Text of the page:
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Congress OverwhelmedThe Decline in Congressional Capacity and Prospects for Reform$
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Timothy M. LaPira, Lee Drutman, and Kevin R. Kosar

Print publication date: 2020

Print ISBN-13: 9780226702438

Published to Chicago Scholarship Online: May 2021

DOI: 10.7208/chicago/9780226702605.001.0001

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PRINTED FROM CHICAGO SCHOLARSHIP ONLINE (www.chicago.universitypressscholarship.com). (c) Copyright University of Chicago Press, 2021. All Rights Reserved. An individual user may print out a PDF of a single chapter of a monograph in CHSO for personal use.date: 28 July 2021

Dodging Dead Cats: What Would It Take to Get Congress to Expand Capacity?

Dodging Dead Cats: What Would It Take to Get Congress to Expand Capacity?

(p.268) 17 Dodging Dead Cats: What Would It Take to Get Congress to Expand Capacity?
Congress Overwhelmed

Anthony Madonna

Ian Ostrander

University of Chicago Press

The US Congress has expanded its own institutional capacity rarely and reluctantly due to the fear that it would be interpreted by the public as an expansion of member perks and benefits. This hesitance to support Congress as an institution is especially pronounced in debates concerning the initial creation and later expansions of congressional staffing. Despite its reluctance, Congress has at times successfully added to its staffing support in institutional reforms such as the landmark Legislative Reorganization Act of 1946. However, staffing resources in Congress have stagnated in recent decades and the branch now often finds itself dependent on the expertise of special-interest lobbyists and executive branch personnel. This chapter explores the likely pathways and circumstances in which Congress might again expand its capacity through adding congressional staff support. First, it briefly highlights the congressional history of debates over staffing. Second, it examines the viability of “running against Congress” by running against congressional staff. We conclude the chapter with an examination of the practical politics of reform.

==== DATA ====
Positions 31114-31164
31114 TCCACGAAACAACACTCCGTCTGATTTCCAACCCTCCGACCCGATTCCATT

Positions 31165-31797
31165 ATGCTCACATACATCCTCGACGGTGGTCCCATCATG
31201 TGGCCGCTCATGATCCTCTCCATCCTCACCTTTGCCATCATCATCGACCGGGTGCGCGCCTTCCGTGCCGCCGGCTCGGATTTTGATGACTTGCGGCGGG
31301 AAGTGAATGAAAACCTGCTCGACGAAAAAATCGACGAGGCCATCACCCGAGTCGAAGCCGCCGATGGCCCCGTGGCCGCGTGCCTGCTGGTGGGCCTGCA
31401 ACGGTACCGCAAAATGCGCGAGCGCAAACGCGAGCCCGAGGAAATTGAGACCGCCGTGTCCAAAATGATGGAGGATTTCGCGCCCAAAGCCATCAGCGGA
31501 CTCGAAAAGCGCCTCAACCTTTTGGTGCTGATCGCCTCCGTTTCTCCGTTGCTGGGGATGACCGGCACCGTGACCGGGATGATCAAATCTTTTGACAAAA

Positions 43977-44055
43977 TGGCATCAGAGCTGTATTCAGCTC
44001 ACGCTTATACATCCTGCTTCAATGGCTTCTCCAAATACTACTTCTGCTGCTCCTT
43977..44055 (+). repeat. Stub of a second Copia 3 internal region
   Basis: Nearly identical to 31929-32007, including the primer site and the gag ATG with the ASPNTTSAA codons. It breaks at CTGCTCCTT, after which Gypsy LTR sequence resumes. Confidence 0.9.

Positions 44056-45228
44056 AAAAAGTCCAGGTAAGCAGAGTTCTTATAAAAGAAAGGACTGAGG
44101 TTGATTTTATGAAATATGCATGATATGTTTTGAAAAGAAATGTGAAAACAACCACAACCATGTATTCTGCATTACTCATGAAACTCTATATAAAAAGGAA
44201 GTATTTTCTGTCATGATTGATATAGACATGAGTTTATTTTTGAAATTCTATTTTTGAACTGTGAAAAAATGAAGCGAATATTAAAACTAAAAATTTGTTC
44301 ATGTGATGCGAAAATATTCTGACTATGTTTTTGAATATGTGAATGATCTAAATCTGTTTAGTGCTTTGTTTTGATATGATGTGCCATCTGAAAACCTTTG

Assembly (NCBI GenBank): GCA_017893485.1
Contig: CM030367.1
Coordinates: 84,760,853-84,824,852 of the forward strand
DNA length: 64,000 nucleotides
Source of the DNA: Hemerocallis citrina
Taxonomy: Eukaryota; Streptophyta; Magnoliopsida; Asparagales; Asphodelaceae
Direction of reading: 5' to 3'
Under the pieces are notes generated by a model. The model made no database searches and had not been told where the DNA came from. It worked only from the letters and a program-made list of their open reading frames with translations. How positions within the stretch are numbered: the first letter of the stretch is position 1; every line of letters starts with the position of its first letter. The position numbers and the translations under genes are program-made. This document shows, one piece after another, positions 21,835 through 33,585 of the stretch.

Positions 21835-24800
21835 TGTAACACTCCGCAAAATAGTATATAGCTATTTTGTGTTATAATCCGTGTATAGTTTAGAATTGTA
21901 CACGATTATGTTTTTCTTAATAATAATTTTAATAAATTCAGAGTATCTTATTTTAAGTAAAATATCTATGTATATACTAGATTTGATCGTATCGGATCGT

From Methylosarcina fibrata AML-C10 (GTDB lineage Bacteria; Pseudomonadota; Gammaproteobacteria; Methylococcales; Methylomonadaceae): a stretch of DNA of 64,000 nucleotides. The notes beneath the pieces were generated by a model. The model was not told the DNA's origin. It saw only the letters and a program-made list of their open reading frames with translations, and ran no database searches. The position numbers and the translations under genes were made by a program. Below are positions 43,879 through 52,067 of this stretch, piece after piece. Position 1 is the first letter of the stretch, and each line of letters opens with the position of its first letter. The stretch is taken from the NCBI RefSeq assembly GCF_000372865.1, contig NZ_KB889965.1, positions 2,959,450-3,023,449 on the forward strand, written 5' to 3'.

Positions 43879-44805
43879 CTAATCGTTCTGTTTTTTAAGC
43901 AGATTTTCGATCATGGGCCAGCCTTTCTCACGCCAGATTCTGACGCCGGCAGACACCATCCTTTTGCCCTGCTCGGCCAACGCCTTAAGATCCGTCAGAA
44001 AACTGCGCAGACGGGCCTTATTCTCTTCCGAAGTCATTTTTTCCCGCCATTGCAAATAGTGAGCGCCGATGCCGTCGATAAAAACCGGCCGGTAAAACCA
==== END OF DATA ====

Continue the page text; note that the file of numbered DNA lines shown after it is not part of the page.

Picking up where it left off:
Keywords:   Congress, congressional capacity, congressional staff, political reform, congressional debates, running against Congress, politics of reform

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